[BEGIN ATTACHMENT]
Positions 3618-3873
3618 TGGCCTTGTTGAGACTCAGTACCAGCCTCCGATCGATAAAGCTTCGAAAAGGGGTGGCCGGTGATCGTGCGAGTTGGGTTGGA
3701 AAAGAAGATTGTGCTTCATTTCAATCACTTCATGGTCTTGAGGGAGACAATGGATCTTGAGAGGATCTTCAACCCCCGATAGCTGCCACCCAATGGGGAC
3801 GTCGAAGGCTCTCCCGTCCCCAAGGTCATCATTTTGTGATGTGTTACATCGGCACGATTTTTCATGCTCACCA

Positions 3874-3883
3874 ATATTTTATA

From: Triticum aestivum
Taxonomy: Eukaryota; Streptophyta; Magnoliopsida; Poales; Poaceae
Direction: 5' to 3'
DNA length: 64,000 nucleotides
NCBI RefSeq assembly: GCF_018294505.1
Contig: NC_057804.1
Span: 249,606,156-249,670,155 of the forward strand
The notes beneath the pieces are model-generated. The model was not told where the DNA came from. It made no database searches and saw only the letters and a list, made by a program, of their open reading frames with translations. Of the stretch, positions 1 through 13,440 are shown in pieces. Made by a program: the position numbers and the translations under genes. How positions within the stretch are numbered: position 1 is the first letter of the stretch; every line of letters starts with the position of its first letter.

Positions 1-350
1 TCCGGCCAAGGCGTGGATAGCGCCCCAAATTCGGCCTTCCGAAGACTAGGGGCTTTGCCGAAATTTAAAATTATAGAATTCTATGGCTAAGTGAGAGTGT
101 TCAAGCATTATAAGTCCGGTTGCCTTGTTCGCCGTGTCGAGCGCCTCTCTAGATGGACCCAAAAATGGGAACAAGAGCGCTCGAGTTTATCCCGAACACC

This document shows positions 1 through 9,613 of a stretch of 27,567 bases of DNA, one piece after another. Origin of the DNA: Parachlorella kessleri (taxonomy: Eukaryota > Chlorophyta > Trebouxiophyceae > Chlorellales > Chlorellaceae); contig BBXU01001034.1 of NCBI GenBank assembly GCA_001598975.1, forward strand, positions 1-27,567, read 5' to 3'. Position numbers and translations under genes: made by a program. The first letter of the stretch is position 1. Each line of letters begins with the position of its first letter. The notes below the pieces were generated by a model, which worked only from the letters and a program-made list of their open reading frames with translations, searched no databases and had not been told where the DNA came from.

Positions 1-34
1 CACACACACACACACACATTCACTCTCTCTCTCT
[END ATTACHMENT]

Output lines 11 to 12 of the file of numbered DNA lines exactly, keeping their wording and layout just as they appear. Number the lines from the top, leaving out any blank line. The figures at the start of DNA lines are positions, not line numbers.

NCBI RefSeq assembly: GCF_018294505.1
Contig: NC_057804.1